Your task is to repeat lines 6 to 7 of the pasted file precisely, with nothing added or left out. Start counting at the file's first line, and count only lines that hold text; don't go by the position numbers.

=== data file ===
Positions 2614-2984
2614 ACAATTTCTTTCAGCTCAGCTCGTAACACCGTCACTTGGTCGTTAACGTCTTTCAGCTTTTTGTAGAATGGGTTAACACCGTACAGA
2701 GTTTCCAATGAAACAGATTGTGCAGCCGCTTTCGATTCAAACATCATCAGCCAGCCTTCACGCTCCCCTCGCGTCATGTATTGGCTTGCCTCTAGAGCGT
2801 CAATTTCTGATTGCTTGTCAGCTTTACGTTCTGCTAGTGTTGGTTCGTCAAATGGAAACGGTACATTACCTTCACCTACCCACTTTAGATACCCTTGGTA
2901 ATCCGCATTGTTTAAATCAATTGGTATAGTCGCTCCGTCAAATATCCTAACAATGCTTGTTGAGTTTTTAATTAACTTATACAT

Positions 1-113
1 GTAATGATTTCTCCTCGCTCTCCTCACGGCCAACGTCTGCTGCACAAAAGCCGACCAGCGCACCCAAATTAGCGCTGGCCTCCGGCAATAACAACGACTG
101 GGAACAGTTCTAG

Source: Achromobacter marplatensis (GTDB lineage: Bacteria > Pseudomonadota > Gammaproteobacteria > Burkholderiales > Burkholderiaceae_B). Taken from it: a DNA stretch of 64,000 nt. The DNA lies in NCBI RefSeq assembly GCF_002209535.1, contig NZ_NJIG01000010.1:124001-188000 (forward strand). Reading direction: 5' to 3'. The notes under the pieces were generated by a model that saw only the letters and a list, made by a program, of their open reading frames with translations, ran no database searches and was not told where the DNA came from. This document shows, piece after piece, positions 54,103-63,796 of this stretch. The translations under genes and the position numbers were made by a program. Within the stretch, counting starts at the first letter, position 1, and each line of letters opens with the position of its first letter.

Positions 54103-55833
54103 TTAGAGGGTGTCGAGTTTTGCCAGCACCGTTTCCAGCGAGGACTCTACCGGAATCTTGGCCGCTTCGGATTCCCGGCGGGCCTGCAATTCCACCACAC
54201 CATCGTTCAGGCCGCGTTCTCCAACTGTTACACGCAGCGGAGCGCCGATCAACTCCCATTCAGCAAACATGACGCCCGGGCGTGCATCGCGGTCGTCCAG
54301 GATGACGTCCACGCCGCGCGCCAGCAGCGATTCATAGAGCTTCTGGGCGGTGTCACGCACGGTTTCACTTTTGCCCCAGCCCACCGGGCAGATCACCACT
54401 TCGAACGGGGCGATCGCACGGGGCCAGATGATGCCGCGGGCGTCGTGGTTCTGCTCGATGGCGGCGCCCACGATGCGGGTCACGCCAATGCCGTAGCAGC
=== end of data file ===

Positions 1-113
1 GTAATGATTTCTCCTCGCTCTCCTCACGGCCAACGTCTGCTGCACAAAAGCCGACCAGCGCACCCAAATTAGCGCTGGCCTCCGGCAATAACAACGACTG